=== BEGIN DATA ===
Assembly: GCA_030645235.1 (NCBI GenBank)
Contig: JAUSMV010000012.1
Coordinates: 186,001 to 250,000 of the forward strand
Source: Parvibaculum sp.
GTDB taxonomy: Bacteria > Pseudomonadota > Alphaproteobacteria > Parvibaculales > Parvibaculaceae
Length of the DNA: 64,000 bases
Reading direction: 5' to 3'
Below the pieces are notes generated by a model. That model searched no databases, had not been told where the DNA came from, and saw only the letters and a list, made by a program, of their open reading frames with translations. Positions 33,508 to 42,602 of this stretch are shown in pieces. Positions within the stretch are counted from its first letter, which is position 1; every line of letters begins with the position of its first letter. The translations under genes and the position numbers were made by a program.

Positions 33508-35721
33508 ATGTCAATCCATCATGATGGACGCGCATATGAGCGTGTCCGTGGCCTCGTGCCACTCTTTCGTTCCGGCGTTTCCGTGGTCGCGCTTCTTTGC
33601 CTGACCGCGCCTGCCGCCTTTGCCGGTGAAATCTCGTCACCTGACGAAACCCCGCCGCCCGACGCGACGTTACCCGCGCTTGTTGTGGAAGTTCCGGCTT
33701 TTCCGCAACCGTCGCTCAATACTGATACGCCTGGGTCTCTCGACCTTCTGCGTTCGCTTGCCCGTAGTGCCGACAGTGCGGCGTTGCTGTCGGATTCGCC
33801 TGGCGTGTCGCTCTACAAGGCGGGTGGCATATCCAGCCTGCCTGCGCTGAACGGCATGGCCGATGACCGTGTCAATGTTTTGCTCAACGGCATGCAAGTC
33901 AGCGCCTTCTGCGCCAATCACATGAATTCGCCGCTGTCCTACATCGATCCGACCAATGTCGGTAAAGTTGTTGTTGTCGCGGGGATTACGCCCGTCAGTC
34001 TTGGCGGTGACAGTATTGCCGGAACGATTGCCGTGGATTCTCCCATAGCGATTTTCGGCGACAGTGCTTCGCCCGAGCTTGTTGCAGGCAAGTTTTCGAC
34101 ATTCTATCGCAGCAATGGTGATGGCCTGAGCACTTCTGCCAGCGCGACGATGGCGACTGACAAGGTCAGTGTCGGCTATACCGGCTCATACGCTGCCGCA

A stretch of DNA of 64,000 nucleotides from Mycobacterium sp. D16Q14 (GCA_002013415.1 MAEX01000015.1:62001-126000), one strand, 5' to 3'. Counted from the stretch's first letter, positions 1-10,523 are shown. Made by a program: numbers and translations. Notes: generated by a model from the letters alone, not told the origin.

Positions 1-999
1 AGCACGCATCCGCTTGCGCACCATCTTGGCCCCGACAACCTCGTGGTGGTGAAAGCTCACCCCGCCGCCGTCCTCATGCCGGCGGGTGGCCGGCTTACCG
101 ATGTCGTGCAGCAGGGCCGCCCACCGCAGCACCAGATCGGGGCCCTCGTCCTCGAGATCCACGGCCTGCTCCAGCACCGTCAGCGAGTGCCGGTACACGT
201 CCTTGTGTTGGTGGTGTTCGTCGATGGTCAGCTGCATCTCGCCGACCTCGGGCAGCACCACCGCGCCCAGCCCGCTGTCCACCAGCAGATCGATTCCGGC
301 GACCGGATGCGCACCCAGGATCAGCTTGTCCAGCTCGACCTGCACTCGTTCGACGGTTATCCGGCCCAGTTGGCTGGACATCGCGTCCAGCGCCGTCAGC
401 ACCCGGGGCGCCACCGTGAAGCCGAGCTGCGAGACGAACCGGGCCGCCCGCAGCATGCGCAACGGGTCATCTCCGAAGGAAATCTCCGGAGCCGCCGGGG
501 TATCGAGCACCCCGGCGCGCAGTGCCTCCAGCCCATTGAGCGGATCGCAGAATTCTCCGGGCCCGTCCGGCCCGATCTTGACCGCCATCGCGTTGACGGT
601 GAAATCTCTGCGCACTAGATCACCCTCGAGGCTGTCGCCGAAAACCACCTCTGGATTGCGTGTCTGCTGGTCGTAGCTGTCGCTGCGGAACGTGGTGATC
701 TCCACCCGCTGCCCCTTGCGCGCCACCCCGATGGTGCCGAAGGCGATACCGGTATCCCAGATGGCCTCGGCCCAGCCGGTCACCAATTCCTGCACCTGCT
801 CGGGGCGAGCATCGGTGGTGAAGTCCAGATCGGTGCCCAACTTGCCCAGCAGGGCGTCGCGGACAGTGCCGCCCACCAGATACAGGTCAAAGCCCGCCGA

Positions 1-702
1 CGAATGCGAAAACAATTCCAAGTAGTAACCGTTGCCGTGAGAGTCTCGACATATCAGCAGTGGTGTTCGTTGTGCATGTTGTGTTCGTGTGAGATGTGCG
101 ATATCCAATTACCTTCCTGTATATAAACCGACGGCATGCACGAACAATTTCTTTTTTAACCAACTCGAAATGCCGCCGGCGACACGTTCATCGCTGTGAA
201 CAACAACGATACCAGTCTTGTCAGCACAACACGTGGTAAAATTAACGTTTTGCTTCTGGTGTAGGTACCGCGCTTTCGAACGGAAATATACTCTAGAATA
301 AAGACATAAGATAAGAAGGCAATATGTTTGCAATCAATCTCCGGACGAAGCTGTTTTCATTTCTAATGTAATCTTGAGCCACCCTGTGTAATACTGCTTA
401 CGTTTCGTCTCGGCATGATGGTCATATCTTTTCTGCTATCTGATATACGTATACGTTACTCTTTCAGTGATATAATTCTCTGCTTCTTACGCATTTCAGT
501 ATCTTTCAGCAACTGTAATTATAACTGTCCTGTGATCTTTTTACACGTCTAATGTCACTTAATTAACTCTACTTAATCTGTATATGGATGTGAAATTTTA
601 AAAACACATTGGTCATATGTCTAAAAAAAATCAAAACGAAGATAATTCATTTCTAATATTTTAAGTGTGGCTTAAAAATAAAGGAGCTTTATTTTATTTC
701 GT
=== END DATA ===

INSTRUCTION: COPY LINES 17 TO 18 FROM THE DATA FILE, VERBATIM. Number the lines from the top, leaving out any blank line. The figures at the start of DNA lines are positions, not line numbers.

A stretch of DNA of 64,000 nucleotides from Mycobacterium sp. D16Q14 (GCA_002013415.1 MAEX01000015.1:62001-126000), one strand, 5' to 3'. Counted from the stretch's first letter, positions 1-10,523 are shown. Made by a program: numbers and translations. Notes: generated by a model from the letters alone, not told the origin.

Positions 1-999